Disclaimer: The images above were supplied by the manufacturer and painted by their artists.
PT-023 – “German Grenadier, Germany 1944-45”
(or, as per the Pegaso Model website, “SS Grenadier with Panzerfaust, 1944-45”
) is a 1/35th scale resin figure sculpted by Tony Williams. The figure is portrayed kneeling on one knee clutching a Panzerfaust
anti-tank grenade launcher, perhaps waiting for a target. The box-art is painted by Luca Baldino.
PT-023 is a typically attired late war SS Panzer Grenadier. While only the field grey collars of the tunic are visible, note the right hand collar patch bearing the SS runes. Over the tunic, the Grenadier wears a late-pattern camouflage smock. This model, manufactured in 1942-44, has the late-pattern characteristic series of loops sewn onto the shoulders and arms, for attaching foliage.
Given the baggy look of the trousers and the manner in which they gather at the ankle, I would surmise that our subject wears the M1944 straight-cut trousers (the M1944’s were a looser cut that the M1943 straight-cut, and the legs were gathered at the ankle by a lace, whereas the M1943’s simply had straps under the feet). On his feet he wears standard ankle boots with short canvas gaiters.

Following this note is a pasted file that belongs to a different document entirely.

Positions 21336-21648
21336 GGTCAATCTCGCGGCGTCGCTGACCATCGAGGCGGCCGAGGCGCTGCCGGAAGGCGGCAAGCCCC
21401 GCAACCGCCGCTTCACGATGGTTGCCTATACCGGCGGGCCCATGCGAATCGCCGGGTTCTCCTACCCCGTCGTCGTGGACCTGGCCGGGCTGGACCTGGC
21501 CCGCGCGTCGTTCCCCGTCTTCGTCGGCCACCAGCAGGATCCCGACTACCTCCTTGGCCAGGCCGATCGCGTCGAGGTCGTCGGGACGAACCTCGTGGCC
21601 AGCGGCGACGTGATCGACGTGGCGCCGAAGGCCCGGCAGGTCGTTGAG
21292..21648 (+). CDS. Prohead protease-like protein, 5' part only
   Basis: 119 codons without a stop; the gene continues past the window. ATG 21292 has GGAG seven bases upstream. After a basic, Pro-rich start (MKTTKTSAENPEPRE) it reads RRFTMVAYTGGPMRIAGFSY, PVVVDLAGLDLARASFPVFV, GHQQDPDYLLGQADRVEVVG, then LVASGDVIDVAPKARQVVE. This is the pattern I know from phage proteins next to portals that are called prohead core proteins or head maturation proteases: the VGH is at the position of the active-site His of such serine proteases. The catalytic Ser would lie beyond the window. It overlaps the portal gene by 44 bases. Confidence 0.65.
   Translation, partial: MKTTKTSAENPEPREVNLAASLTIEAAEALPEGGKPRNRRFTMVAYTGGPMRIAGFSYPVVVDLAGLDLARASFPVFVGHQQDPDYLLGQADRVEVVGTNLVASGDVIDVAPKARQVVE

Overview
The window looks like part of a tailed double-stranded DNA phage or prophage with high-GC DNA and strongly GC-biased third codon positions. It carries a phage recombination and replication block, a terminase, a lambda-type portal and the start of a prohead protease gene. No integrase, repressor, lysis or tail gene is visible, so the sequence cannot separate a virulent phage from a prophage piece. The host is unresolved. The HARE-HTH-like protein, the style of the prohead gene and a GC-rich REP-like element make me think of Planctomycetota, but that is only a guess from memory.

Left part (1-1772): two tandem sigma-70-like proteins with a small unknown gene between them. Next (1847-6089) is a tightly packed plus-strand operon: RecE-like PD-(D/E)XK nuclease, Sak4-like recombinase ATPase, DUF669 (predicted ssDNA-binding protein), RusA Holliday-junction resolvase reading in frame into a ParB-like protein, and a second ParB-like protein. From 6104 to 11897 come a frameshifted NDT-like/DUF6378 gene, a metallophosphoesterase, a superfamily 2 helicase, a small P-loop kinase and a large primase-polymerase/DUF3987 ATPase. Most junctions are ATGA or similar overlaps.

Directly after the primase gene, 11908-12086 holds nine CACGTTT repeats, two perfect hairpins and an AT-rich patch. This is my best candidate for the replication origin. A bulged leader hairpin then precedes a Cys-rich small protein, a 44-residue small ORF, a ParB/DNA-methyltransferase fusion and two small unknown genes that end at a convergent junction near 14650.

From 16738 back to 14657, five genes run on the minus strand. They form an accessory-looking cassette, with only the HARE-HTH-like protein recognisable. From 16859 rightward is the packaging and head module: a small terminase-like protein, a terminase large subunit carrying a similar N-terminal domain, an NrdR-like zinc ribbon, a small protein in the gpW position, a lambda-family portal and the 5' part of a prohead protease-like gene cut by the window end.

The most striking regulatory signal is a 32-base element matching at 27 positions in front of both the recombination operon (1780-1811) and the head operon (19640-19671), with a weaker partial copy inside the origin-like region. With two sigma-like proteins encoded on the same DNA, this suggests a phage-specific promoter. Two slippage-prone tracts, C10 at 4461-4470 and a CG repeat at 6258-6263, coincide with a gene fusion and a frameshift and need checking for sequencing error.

Protecting his head, he wears a stahlhelm
with camouflage cover. This is a late-model cover, as it had the external foliage loops (which the early cover lacked).
The figure carries the standard assault equipment of a Panzer Grenadier. He wears the assault dress combination of M1939 leather infantry equipment suspenders (“Y Straps”) and M1939 webbing assault pack frame (“A Frame”).